SEATTLE -- In Washington’s child welfare system, reuniting children with their birth parents is the top priority. Yet according to the state, just half of children taken out of their homes make it back to their parents within two years.
For birth parents, regaining custody is a daunting task.
Alise Hegle and her 9-year-old daughter Rebekah are inseparable, but that wasn’t always the case.
"Giving birth to her and holding her for about 30 seconds and then her automatically being removed from me was the scariest day of my life," Hegle said.
Hegle was facing seven years for crimes she had committed to fuel her meth addiction. When the state ripped Rebekah from her, she was lost.
"I spent that next month wandering the streets of Seattle until literally the bottoms of my feet were gone," she said. "I had no hope."
She got picked up by police for her previous crimes but instead of locking her up for good, one judge gave her the chance to turn her life around.
"I think they could see that in her eyes she had trouble," Rebekah said. "I’m pretty sure they said to her that she has to clean up her life otherwise she can’t be my mommy and I could not imagine that at all."
Hegle completed every court order and at 17 months old, Rebekah came home to her mother.
"When people look at me today, what I hope is that they see the potential," Hegle said.
It's the potential that Alise sees in other birth parents. As a peer mentor for Washington’s Parents For Parents program, she helps other birth parents work through the child welfare system with the unique perspective of having been in their shoes.
"I remember just looking at you like, I don’t trust none of these people, but I trust you," Ashley Albert told Hegle about her time at dependency court.
It was not the first time Albert had seen Hegle. They first met when they were both behind bars.
"People that counted me out said I would never change," Albert said to Hegle. "Because of you and seeing where you’re at today gave me permission to do that."
Albert now works alongside Hegle at Children’s Home Society of Washington, working to expand the Parents For Parents program across the state and the country.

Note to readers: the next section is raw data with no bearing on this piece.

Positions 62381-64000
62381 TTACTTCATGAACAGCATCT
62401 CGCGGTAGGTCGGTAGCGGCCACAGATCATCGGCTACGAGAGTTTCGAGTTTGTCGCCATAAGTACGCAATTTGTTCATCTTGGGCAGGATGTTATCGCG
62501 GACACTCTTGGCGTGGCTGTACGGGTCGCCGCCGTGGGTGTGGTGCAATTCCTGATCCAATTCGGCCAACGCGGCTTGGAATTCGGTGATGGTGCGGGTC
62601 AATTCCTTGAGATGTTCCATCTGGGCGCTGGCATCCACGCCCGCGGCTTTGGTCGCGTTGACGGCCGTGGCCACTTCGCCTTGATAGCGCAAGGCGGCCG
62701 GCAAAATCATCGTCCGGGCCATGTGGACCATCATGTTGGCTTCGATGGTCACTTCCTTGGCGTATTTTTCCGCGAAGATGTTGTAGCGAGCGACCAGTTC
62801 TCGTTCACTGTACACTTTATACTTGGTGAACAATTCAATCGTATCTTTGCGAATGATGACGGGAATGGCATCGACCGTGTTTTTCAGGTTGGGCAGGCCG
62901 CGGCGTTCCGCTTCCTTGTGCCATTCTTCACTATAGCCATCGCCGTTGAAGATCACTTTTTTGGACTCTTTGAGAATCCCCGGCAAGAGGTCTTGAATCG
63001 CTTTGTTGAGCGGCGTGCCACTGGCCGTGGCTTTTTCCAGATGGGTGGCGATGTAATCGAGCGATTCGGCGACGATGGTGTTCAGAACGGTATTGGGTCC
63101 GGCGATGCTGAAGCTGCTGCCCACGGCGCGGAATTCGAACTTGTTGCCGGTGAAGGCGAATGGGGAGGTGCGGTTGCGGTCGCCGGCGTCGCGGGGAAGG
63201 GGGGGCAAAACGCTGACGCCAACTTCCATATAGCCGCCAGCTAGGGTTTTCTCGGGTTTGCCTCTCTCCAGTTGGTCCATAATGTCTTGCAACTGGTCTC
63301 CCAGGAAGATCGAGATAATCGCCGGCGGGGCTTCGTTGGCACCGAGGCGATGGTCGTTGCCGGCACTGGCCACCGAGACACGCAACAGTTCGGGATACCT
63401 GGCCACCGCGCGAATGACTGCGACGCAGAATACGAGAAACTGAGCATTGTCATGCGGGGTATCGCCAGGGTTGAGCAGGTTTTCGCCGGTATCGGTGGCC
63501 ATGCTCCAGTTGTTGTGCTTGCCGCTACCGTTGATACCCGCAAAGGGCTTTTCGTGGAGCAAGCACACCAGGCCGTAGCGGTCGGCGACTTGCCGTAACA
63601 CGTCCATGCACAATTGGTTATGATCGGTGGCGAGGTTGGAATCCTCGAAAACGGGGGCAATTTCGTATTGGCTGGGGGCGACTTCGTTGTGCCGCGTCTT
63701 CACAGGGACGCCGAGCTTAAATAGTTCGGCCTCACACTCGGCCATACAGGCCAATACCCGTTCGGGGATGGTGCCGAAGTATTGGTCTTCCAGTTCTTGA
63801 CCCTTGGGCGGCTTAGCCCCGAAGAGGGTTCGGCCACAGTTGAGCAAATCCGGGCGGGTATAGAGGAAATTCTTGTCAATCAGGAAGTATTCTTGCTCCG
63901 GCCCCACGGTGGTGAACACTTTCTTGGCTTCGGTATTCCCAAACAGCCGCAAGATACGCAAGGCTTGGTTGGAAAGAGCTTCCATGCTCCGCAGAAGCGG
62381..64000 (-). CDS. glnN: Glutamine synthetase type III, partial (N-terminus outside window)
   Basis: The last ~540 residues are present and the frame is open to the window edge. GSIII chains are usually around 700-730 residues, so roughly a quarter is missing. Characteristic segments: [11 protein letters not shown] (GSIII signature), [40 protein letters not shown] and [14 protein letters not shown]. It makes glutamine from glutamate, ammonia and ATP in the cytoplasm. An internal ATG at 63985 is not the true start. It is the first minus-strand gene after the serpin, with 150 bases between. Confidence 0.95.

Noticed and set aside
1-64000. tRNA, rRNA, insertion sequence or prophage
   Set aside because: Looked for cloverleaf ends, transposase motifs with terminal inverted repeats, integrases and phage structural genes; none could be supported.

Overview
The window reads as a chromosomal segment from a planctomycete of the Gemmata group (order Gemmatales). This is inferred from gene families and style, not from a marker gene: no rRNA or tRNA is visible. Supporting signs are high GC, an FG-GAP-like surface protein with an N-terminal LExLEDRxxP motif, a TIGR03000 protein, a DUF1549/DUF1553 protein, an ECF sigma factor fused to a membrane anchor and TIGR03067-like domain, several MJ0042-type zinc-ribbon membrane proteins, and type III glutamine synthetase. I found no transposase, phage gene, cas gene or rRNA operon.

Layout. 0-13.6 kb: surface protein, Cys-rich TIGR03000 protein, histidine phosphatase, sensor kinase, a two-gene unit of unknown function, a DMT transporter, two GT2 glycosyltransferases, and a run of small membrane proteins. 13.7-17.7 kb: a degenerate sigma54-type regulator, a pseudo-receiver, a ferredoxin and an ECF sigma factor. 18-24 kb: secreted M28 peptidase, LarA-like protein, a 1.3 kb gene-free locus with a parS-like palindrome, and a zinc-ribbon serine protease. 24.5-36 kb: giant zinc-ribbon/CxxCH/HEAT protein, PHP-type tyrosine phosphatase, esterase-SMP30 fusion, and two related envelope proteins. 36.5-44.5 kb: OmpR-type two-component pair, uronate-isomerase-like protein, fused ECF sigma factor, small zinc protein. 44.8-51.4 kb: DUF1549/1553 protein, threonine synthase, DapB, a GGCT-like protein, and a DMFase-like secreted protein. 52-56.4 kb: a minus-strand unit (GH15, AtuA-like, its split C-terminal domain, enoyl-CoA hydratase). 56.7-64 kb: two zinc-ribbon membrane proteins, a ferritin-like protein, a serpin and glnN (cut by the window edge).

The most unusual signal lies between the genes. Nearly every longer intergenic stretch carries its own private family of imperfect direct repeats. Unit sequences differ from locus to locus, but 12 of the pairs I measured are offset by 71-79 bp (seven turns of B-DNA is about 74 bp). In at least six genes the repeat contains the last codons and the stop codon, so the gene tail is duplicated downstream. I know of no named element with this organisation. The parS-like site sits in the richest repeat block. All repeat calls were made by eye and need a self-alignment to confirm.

Like Hegle, she’s turned her life around after years of criminal activity. But unlike Hegle, she never got her three kids back.
"I have clothes and teddy bears where I smell their clothes and I sleep with them sometimes," Albert said. "It's almost like somebody died but they're not."
After fighting for custody for years, Albert said her own counsel and the state advised her to avoid trial and sign an open adoption agreement.
"They said, 'If you don't sign this, Ashley, you'll never see your kids again,'" she recalled.
But since she signed that agreement in 2016, she’s been allowed to visit her kids just once. When Albert was still fighting to keep custody, she admits she didn’t think she had the skills to succeed.
"What would have helped you get those skills in that moment?" Q13 News Correspondent Simone Del Rosario asked.
"If someone was looking at me as that child that came out of the system instead of that parent coming into the system," Albert replied.
Yes, Albert is a former foster child herself, a product of loss, trauma and undiagnosed mental health issues.
Her story and countless others highlight the need to provide wraparound services for birth parents and break the cycle. Wraparound combines professional services with a person’s natural support group, like family and community.
"What happens is we're raising up another generation for untreated trauma in children who are going to be parents coming back into the child welfare system losing custody of their kids," Albert said. "So we have to meet them at the level where they're at, we have to give them what they need."
That’s what Parents For Parents aims to do: Wrap around birth parents so they can wrap around their children.
"I can’t imagine my life without her," Hegle said about Rebekah. "She’s just the most precious beautiful human being. I want other families to be able to heal and be loved on."